Theses and Dissertations

Issuing Body

Mississippi State University


Yang Cheng

Committee Member

Jichul Kim

Committee Member

Adrian Sescu

Date of Degree


Original embargo terms


Document Type

Graduate Thesis - Open Access


Aerospace Engineering

Degree Name

Master of Science


James Worth Bagley College of Engineering


Department of Aerospace Engineering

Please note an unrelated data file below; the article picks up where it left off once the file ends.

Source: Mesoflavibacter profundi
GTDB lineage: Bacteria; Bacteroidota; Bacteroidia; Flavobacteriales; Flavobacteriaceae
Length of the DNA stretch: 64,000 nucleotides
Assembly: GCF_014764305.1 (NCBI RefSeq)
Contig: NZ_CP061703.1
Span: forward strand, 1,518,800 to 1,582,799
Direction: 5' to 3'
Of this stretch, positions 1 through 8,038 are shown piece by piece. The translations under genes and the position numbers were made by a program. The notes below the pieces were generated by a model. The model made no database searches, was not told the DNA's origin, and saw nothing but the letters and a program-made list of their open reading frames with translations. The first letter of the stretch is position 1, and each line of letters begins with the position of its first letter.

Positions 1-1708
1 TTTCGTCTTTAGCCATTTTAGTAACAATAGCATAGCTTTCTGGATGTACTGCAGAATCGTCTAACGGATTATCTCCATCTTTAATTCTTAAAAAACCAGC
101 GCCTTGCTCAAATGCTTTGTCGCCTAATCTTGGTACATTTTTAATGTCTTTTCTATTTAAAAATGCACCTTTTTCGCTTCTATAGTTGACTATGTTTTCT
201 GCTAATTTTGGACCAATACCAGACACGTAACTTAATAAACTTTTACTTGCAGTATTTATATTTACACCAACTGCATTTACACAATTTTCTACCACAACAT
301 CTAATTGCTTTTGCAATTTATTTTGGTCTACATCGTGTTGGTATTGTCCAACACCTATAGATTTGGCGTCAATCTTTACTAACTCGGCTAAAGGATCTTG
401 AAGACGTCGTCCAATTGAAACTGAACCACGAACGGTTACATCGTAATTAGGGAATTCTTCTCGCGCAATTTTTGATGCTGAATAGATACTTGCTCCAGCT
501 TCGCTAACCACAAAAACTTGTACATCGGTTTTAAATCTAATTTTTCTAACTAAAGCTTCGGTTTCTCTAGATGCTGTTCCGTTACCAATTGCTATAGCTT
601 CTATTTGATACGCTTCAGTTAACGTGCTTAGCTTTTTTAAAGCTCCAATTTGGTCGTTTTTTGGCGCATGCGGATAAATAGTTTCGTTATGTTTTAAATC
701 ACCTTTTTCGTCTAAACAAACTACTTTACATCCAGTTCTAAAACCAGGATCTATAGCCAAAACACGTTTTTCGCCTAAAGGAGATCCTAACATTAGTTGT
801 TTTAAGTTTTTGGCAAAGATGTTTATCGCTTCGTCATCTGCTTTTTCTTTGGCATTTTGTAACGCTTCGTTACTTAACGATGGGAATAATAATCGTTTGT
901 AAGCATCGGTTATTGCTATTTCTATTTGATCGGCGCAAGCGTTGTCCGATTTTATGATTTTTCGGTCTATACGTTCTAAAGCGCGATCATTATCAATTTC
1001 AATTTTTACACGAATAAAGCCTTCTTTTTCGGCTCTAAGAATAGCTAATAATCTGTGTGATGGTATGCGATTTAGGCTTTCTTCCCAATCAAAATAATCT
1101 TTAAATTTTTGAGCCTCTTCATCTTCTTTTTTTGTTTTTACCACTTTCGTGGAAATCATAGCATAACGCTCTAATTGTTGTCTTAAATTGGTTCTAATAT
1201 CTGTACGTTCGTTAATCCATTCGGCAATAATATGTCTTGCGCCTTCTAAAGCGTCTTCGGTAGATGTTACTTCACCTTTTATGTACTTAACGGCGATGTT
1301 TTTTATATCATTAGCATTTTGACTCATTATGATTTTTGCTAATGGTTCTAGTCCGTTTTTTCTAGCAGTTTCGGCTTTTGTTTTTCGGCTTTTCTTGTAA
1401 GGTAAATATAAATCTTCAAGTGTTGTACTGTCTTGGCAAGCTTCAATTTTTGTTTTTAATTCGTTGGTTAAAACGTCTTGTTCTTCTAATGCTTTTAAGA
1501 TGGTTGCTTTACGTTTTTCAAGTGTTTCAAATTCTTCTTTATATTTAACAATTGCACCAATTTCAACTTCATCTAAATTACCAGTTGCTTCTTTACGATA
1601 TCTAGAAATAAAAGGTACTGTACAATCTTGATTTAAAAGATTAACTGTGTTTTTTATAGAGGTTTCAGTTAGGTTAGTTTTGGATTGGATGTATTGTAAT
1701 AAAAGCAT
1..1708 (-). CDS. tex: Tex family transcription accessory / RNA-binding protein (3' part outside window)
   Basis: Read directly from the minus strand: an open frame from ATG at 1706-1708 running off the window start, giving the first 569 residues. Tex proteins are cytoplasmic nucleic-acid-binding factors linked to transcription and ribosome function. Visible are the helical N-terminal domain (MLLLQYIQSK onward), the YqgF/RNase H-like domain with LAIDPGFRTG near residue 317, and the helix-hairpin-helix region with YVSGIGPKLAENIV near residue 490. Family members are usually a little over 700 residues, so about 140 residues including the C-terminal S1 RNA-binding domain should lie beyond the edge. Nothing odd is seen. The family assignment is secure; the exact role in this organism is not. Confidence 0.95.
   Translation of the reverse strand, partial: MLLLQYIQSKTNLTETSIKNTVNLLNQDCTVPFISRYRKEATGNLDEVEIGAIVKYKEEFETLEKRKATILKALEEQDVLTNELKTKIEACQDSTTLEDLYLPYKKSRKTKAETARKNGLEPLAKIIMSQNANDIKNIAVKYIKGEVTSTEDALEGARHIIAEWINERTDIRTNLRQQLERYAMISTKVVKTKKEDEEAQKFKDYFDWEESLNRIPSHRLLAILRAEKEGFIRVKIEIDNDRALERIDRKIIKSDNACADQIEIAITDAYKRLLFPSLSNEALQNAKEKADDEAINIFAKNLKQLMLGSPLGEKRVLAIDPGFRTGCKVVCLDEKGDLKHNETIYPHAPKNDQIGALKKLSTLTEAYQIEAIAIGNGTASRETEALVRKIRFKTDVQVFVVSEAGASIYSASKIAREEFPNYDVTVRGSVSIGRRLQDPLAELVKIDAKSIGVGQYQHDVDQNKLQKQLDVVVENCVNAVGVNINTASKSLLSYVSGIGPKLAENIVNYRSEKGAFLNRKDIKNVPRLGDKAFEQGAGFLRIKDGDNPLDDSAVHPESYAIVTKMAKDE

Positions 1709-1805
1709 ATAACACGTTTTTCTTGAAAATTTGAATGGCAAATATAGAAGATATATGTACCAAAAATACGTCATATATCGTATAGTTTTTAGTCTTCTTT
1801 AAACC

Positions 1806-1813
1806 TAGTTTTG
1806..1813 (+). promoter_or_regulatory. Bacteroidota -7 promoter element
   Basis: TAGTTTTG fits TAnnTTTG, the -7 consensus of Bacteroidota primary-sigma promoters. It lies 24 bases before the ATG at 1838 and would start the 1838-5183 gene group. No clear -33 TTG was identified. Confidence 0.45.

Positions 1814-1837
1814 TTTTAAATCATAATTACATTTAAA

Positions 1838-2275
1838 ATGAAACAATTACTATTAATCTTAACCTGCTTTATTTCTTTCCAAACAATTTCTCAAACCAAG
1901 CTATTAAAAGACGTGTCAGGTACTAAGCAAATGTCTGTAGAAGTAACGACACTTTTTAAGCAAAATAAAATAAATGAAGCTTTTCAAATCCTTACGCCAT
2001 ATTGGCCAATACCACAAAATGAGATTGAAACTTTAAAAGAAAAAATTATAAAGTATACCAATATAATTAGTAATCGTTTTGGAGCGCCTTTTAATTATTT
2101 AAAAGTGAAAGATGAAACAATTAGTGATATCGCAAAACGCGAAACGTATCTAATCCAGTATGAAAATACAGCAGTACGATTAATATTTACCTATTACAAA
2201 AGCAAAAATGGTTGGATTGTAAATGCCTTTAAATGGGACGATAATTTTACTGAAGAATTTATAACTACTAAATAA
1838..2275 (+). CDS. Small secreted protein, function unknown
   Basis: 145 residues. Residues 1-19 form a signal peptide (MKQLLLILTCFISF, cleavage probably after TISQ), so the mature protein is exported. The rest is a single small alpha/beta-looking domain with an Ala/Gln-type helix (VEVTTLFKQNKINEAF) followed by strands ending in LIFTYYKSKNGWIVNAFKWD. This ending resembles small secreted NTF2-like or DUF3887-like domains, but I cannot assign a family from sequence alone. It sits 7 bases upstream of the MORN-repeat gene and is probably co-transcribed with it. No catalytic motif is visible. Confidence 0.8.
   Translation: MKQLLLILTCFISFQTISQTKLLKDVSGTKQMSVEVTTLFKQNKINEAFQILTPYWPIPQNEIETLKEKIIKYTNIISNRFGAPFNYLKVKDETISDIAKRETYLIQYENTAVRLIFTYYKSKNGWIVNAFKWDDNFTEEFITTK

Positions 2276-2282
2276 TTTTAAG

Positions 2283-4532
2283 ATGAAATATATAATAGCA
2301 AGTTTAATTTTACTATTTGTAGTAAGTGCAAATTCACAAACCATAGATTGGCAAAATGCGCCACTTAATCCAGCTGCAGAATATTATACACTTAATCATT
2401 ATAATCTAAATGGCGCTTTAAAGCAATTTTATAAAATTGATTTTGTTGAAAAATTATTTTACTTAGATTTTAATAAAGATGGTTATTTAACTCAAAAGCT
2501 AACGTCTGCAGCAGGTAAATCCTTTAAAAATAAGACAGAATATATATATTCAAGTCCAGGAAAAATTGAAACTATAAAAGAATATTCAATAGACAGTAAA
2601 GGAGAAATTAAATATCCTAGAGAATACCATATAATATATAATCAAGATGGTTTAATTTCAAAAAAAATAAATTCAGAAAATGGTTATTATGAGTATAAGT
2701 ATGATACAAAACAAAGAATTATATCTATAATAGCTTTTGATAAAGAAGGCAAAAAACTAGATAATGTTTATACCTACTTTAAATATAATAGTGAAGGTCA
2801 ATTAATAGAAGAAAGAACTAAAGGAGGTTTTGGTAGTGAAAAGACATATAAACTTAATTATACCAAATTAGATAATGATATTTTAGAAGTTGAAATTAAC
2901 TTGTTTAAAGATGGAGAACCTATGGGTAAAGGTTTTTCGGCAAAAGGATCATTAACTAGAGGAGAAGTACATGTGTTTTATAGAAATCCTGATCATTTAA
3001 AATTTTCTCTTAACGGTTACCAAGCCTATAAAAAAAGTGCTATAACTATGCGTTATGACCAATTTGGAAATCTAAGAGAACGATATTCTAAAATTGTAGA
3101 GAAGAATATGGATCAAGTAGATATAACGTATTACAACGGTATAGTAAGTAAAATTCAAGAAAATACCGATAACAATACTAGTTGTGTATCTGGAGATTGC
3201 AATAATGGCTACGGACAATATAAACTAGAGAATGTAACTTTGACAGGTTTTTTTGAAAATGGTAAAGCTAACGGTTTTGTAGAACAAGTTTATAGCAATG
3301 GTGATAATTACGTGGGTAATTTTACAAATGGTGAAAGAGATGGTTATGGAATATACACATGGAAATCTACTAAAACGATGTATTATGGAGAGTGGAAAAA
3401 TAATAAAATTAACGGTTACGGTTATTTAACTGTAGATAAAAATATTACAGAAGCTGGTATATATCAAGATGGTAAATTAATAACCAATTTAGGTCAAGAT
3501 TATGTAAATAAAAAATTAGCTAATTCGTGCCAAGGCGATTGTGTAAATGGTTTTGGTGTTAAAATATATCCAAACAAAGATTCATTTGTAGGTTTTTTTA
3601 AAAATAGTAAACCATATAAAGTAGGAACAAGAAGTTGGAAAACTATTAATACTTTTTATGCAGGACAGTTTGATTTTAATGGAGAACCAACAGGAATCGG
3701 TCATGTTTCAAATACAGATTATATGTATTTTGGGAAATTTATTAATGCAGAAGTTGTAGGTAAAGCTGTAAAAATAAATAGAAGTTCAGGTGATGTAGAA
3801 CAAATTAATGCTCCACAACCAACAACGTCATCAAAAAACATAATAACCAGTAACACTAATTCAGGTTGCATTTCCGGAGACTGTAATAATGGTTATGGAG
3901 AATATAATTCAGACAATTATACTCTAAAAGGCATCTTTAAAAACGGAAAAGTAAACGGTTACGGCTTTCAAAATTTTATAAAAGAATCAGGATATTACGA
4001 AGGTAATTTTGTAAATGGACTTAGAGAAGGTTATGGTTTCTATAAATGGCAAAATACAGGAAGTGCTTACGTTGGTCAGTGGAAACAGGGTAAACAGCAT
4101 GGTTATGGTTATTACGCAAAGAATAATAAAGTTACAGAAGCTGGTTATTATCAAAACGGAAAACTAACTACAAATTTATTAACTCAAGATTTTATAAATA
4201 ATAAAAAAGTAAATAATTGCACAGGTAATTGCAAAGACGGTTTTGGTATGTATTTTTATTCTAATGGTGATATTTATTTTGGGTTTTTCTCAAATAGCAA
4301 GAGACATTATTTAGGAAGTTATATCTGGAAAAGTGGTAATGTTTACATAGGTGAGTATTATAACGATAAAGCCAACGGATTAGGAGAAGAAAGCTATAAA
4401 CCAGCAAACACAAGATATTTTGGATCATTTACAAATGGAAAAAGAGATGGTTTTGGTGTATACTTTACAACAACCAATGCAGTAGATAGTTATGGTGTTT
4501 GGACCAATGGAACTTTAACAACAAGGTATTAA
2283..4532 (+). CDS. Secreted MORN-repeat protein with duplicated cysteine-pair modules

Unmanned Aircraft Systems (UAS) face one common challenge when integrating with the existing manned aircraft population in the National Airspace System (NAS). To unlock the full efficiency of UAS, the UAS integrator must comply with an onboard pilot’s requirement to see-and-avoid other aircraft while operating. Commercially available Detect-and-Avoid (DAA) sensor technologies have been developed to attempt to comply with this requirement. UAS integrators must use these sensors to meet or exceed the performance of a human pilot. This thesis covers research done to integrate an array of commercially made DAA sensors with a large Group 3 UAS both in hardware and software that was later flight tested and evaluated for usability. A fast-time simulation is presented using the principles of the National Aeronautics and Space Administration's (NASA) Detect-and-AvoID Alerting Logic for Unmanned Systems (DAIDALUS). Last, open-source tools are presented to assist future integrators in validating their DAA solutions.